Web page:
top of a Web-based forum. Both theoretical and empiri- cal results show that such a system achieves good rankings with very little feedback from users, i.e., for each submitted item, on average we need a constant amount of feedback to ensure a good ranking. We note that, as a consequence, a comparison-based ranking mechanism mitigates drawbacks (1) and (2) mentioned above.
To handle drawback (3), what is really required is a self correcting method that automatically estimates the score of each item. In our system, we align the incentive mecha- nism with user satisfaction, i.e., user’s providing feedback are more likely to see the rank of their items faster than other users. Thus, we are able to make optimal use of the “feedback bandwidth” from the users who are inclined to themselves make use of the feedback mechanisms, without burdening other viewers.
The core techniques presented in this paper, and adopted by shoutvelocity, are useful in a number of applications. Ob- viously, as described above, our techniques are ideally suited for ranking posts in public forums such as digg, twitter, jokes sites, and ranking messages on social networks such as status messages on Facebook. Comparison-based ranking could also be used for ranking blog posts, providing scores and ranking items on online shopping sites such as Amazon and eBay, as well as providing generic or personalized movie recommendations from sites like IMDb. Our algorithm is also appropriate for ranking multimedia such as photos on Flickr2, and videos on YouTube (with the caveat that user feedback in the case of videos may take long and be burden- some). Finally, a far-fetched idea is to use comparisons for academic peer reviewing of papers, instead of independent feedback on each paper.
Contributions and Outline
The main contributions of this paper are:
Review popular approaches for ranking items through a generic taxonomy (Section 2), and present the con- siderations that must be taken into account while choos- ing a particular ranking mechanism (Section 3).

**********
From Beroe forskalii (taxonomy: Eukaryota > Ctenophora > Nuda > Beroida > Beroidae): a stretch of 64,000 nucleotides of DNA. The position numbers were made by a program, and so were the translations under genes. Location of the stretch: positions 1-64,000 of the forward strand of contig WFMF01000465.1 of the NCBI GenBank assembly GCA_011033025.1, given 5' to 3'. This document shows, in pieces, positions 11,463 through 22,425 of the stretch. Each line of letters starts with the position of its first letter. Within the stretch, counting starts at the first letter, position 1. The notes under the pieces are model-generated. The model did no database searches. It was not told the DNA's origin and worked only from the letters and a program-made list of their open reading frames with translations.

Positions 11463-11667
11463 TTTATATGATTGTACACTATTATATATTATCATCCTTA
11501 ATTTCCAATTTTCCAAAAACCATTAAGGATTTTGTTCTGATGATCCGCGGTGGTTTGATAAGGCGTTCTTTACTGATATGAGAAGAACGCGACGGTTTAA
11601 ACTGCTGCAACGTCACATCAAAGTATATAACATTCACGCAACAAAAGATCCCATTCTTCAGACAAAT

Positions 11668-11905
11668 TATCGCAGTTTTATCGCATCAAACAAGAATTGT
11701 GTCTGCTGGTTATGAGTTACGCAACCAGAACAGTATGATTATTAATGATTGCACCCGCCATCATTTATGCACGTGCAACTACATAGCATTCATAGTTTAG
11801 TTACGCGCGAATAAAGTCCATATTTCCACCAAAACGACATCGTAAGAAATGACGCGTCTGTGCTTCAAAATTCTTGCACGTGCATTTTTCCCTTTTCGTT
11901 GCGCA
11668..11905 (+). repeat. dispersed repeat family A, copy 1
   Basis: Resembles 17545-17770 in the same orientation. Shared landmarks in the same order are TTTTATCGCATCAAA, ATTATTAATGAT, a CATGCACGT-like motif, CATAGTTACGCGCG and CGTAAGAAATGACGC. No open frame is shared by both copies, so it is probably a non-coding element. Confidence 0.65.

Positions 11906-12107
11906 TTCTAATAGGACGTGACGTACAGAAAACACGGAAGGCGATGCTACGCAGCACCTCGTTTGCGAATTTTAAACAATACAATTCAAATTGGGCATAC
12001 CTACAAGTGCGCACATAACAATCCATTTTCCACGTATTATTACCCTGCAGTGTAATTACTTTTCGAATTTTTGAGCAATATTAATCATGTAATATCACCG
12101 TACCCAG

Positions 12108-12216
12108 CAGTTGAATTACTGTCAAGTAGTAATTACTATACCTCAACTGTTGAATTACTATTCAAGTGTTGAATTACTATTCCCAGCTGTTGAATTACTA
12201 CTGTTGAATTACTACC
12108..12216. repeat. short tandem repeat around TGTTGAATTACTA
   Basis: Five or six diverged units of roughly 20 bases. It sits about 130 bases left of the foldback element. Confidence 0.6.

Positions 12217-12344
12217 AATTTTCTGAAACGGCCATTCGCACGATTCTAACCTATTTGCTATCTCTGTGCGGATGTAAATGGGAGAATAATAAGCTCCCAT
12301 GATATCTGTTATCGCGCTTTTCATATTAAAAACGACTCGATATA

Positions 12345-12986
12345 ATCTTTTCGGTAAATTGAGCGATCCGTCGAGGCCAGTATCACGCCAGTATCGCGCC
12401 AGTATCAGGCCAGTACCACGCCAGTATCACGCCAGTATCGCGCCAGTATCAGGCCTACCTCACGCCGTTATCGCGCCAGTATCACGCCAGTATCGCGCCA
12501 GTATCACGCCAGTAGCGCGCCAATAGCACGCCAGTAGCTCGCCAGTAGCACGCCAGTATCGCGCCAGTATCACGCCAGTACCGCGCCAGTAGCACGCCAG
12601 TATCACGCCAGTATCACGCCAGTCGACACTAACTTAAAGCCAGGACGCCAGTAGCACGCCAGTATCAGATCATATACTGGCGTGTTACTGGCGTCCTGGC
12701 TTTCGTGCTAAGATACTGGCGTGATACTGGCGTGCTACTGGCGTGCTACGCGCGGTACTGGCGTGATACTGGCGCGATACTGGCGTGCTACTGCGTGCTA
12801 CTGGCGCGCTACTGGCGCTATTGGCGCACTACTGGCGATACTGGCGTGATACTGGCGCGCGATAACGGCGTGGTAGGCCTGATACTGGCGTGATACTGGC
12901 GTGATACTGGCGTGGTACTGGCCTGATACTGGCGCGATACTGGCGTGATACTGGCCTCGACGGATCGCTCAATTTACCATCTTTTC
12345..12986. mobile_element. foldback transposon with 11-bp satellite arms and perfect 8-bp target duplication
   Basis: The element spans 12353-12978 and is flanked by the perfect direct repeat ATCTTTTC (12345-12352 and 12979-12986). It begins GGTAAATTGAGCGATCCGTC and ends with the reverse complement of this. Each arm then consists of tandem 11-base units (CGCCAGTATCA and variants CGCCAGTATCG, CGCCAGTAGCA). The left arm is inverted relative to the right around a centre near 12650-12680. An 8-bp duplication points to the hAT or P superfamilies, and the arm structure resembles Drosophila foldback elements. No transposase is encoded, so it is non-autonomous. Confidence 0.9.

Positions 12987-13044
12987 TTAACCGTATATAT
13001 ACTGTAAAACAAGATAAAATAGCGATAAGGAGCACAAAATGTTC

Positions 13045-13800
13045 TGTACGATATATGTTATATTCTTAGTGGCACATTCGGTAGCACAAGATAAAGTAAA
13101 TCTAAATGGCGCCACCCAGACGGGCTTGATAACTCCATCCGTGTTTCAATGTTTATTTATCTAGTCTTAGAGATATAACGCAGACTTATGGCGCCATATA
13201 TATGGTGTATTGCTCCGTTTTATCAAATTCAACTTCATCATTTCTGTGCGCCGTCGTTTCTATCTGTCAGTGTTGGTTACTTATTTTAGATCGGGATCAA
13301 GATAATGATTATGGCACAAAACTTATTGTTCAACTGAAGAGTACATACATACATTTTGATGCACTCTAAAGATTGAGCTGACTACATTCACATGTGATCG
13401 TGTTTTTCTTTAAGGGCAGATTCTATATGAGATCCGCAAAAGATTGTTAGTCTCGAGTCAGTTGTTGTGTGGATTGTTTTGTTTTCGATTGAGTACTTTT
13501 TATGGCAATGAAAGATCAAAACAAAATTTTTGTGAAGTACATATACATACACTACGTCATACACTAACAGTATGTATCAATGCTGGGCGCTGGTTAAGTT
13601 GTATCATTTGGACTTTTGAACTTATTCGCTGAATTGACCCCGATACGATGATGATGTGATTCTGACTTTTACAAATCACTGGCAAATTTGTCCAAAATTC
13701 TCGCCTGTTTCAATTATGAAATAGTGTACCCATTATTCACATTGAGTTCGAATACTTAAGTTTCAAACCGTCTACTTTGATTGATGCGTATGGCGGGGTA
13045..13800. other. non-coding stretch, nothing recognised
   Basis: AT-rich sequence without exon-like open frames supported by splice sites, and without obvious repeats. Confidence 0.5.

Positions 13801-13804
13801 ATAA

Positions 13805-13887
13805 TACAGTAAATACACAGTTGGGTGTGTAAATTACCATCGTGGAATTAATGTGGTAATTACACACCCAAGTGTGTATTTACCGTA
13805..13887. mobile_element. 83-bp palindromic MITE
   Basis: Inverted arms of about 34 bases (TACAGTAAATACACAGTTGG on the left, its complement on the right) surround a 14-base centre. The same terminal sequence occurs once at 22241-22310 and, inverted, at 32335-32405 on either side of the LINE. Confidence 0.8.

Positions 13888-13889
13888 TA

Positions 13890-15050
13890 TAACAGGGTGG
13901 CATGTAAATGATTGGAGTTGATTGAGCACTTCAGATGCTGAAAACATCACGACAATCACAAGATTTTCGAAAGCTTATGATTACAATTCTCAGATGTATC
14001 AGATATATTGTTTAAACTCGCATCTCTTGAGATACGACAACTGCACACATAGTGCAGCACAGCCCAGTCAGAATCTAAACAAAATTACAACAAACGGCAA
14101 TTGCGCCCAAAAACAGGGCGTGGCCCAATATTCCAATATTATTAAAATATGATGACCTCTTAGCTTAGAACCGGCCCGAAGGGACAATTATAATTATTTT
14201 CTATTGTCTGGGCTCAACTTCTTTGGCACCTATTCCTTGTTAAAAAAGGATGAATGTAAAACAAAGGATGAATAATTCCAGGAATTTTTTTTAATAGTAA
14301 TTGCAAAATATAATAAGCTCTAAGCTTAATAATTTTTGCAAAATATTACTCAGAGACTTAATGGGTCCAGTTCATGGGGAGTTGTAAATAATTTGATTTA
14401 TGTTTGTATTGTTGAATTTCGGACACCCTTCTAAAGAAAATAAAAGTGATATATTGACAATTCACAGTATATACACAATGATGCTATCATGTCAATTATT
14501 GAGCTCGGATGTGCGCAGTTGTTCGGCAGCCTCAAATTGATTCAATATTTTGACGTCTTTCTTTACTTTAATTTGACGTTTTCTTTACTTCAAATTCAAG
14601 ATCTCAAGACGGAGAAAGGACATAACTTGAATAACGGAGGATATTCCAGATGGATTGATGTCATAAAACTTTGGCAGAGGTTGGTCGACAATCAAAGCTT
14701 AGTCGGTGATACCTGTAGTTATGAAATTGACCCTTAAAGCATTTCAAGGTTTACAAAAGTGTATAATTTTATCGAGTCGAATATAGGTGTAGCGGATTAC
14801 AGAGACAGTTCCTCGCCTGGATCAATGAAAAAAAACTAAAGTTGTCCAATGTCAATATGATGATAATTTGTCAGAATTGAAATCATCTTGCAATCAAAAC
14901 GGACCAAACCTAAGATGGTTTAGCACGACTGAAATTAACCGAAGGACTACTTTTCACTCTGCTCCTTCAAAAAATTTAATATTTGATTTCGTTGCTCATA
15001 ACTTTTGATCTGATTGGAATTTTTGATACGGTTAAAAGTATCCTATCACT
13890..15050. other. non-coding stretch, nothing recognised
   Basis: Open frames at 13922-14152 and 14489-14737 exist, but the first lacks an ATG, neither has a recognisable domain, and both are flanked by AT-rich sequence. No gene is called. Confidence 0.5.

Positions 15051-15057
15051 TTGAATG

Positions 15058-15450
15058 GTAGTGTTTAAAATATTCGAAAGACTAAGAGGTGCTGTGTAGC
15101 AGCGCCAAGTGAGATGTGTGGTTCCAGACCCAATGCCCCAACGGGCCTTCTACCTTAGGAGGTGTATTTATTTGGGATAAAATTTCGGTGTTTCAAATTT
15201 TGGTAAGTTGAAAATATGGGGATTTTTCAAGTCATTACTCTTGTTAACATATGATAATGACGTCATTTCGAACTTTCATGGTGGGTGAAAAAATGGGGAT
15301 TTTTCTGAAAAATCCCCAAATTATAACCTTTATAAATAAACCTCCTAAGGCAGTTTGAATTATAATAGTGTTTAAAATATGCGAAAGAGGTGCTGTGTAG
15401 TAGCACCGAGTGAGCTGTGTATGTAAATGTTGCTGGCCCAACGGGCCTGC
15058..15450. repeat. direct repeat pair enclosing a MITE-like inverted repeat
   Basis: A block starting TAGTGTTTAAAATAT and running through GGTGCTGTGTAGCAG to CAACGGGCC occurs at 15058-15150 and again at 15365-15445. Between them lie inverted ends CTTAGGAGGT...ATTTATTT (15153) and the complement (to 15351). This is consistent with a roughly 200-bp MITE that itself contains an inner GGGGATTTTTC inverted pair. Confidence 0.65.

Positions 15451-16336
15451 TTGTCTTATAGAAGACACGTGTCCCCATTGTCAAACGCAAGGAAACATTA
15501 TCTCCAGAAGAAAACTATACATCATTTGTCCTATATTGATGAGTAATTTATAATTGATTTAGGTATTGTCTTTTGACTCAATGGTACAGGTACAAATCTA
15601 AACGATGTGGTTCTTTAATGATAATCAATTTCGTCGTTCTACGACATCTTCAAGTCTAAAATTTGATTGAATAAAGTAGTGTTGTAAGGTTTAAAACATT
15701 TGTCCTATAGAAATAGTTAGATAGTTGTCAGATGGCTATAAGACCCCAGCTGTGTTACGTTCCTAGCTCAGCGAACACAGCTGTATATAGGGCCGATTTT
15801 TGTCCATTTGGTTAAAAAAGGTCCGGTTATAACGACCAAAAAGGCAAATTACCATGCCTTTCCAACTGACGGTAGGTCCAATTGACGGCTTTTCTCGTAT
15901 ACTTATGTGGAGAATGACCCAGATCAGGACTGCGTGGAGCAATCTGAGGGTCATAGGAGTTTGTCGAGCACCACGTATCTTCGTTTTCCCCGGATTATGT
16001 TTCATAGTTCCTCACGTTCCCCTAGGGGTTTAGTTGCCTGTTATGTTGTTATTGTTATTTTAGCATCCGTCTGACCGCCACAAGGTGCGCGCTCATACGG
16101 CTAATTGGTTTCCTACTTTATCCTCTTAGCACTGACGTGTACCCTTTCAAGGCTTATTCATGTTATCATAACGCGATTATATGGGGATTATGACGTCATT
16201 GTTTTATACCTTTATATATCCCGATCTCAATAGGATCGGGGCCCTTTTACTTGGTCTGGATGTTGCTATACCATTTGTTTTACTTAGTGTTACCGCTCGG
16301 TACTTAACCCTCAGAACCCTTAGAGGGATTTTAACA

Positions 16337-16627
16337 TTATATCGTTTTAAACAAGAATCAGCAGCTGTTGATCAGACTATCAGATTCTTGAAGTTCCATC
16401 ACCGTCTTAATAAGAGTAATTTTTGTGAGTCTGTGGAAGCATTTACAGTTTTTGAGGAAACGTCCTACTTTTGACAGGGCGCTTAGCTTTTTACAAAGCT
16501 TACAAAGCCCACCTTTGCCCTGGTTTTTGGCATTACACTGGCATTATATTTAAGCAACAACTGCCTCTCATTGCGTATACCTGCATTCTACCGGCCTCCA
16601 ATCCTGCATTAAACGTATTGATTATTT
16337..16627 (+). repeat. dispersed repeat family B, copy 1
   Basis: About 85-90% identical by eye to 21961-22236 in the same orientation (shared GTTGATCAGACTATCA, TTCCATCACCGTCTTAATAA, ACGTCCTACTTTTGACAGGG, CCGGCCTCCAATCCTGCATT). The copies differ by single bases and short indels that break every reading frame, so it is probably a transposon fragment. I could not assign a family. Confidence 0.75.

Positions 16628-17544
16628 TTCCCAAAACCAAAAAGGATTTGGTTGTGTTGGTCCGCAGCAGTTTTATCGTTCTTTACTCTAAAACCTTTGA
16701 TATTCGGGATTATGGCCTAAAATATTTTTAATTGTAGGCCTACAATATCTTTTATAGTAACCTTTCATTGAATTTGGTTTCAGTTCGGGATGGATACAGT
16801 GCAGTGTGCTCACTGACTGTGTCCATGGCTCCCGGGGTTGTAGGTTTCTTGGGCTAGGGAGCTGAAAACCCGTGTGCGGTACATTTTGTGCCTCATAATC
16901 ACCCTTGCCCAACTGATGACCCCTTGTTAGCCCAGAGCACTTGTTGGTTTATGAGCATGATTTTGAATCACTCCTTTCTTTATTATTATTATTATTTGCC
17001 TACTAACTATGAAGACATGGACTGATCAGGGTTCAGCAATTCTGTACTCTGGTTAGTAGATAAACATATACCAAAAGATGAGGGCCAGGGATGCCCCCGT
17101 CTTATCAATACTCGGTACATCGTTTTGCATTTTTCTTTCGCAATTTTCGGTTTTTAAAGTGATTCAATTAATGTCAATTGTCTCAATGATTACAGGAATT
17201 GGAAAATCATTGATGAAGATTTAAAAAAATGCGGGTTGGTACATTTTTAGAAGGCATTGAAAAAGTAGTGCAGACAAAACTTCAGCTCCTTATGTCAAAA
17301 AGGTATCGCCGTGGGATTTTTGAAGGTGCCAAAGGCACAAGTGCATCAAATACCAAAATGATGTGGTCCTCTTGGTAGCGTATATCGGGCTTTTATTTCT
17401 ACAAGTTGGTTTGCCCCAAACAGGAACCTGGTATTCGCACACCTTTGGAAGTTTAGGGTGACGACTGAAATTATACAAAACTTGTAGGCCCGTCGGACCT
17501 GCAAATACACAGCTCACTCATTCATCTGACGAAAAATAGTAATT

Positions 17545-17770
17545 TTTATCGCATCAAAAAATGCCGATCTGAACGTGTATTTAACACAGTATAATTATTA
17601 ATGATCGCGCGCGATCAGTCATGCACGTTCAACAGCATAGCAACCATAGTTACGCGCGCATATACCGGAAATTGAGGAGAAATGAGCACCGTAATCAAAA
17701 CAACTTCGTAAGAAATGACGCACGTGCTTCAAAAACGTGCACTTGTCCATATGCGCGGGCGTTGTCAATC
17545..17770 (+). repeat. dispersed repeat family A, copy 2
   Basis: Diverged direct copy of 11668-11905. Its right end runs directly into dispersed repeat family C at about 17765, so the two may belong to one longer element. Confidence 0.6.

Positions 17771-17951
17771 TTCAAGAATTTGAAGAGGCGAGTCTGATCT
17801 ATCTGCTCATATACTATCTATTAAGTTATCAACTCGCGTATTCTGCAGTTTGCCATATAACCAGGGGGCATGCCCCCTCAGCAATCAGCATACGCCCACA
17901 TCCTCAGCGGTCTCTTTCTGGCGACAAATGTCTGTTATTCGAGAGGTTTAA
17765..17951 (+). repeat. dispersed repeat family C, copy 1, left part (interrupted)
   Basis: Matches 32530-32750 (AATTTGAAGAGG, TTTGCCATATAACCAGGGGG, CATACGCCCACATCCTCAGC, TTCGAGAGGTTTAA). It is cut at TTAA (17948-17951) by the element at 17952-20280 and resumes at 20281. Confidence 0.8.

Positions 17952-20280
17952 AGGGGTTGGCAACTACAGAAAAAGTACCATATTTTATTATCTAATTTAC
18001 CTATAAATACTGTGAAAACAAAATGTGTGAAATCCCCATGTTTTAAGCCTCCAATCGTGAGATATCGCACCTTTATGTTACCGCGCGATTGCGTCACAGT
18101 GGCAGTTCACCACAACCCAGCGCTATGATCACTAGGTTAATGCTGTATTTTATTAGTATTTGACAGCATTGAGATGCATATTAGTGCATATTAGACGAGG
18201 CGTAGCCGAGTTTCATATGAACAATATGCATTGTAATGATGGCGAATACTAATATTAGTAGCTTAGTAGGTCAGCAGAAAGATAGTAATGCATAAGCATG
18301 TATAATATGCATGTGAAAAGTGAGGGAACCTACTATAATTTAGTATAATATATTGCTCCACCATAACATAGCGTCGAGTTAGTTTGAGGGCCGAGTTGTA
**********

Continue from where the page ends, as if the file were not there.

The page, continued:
In Section 5, we propose a comparison-based rank- ing mechanism. We analytically study and compare thumbs-based and comparison-based ranking mecha- nisms, and theoretically show that comparison-based ranking is generally superior. Preliminaries for our ranking mechanism appear in Section 4, and rigorous proofs for our results from Sec- tion 5 appear in Section 7.
In Section 6, we present shoutvelocity, a full-fledged forum that implements the comparison-based ranking method. shoutvelocity has been deployed on the Web for over a year, and we provide general statistics and screen shots from our system.
In Section 8, we present a detailed experimental eval- uation of thumb-based and comparison-based rank- ing mechanisms based on synthetically generated data with various distributions of item scores as well as real
n shouts. All shouts converge to their merited score/rank very quickly.
2Such ranking has been implemented in practice, as we de- scribe in Section 9
Figure 1: Generic Architecture for Item Ranking System.
data from the shoutvelocity system. We show that comparison-based ranking converges to the right rank- ing with much less feedback.
Related work is presented in Section 9, and we conclude in Section 10.
T XONOMY OF PPRO CHES
In this section we provide a generic architecture of a sys- tem for ranking items and survey possible alternatives for its review module. Suppose we have n items. Our goal is to obtain the best possible ranking of the n items with as little e ort as possible. Intuitively, the amount of effort is cap- tured by the total work done by the reviewers who provide rating feedback.
We assume that any system for ranking items maintains a running score estimate for each item. These scores are refined based on user feedback, and the final ranking is given by ordering items in descending order of scores.
Figure 1 presents a generic framework for systems that score items. Items are added to (and maintained in) a database when users submit them. At any time, the Re- view Module picks a set of one or more items, and seeks feedback about them from the user. Based on the feedback provided, the items’ scores are revised and the database is updated. The choice of which items are shown for review- ing may be either implicit or explicit; we say it is explicit if there is a separate ‘rate’ link that when a reader clicks is shown one or more specific item to rate. An implicit system is one where the reader rates as she is browsing through the entries. This is essentially like an explicit system where the reader is asked to rate a specific item that is picked with a probability distribution that depends on the order in which the item entries are displayed; clearly lower items are exam- ined with lower probability.
Obviously, the main challenges here are in determining how the review module works, and how scores are updated based on user feedback.
Broadly, there are two approaches to reviewing items:
1. Independent Scoring: Each item is independently